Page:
Depression in adults: drug and physical treatments.
Cipriani A., Barbui C., Butler R., Hatcher S., Geddes J.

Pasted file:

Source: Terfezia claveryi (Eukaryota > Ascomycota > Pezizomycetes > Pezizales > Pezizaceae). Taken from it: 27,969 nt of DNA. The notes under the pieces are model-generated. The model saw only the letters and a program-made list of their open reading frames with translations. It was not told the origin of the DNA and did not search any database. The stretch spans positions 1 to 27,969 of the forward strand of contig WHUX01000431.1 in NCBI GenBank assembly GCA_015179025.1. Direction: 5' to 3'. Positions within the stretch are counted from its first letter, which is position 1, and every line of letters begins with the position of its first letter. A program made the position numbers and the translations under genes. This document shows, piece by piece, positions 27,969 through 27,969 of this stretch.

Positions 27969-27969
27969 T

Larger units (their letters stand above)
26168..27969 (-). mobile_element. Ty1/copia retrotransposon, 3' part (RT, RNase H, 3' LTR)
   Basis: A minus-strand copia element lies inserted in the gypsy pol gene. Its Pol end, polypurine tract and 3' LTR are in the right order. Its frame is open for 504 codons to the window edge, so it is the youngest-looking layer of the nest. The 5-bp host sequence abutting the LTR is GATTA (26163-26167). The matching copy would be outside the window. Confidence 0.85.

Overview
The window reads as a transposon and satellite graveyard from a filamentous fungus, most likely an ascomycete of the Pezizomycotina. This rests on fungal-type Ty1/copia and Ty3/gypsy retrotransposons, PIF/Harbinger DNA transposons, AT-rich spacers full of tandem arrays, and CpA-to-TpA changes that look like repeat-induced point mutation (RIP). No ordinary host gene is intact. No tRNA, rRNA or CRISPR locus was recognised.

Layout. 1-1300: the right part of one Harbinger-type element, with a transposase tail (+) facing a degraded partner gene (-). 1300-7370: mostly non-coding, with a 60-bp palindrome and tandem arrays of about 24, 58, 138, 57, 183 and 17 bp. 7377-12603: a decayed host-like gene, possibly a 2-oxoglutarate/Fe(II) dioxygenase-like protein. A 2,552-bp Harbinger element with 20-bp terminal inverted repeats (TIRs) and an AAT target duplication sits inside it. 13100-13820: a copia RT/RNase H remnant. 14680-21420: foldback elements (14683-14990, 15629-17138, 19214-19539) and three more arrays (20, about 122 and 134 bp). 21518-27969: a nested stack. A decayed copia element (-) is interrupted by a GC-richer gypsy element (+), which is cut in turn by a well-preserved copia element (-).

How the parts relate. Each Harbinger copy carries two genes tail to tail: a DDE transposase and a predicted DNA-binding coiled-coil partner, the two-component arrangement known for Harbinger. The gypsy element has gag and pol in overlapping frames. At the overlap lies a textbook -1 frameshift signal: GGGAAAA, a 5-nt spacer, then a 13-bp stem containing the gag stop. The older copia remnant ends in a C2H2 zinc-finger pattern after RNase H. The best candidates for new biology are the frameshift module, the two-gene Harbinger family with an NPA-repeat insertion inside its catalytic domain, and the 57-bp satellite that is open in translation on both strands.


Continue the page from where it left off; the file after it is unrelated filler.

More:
INTRODUCTION: Depression may affect up to 10% of the population, with half of affected people having recurrence of their symptoms. In mild to moderate depression, there is no reliable evidence that any one treatment is superior in improving symptoms of depression, but the strength of evidence supporting different treatments varies. In severe depression, only prescription antidepressants and electroconvulsive therapy are known to improve symptoms. METHODS AND OUTCOMES: We conducted a systematic review and aimed to answer the following clinical questions: What are the effects of treatments in mild to moderate and severe depression, and in treatment-resistant depression? Which interventions reduce relapse rates? We searched: Medline, Embase, The Cochrane Library, and other important databases up to June 2009 (Clinical Evidence reviews are updated periodically, please check our website for the most up-to-date version of this review). We included harms alerts from relevant organisations such as the US Food and Drug Administration (FDA) and the UK Medicines and Healthcare products Regulatory Agency (MHRA). RESULTS: We found 88 systematic reviews, RCTs, or observational studies that met our inclusion criteria. We performed a GRADE evaluation of the quality of evidence for interventions. CONCLUSIONS: In this systematic review we present information relating to the effectiveness and safety of the following interventions: antidepressant drugs (tricyclic antidepressants [including low-dose tricyclic antidepressants], selective serotonin reuptake inhibitors, monoamine oxidase inhibitors, or venlafaxine), continuing prescription antidepressant drugs, electroconvulsive therapy, exercise, lithium augmentation, pindolol augmentation, and St John's wort.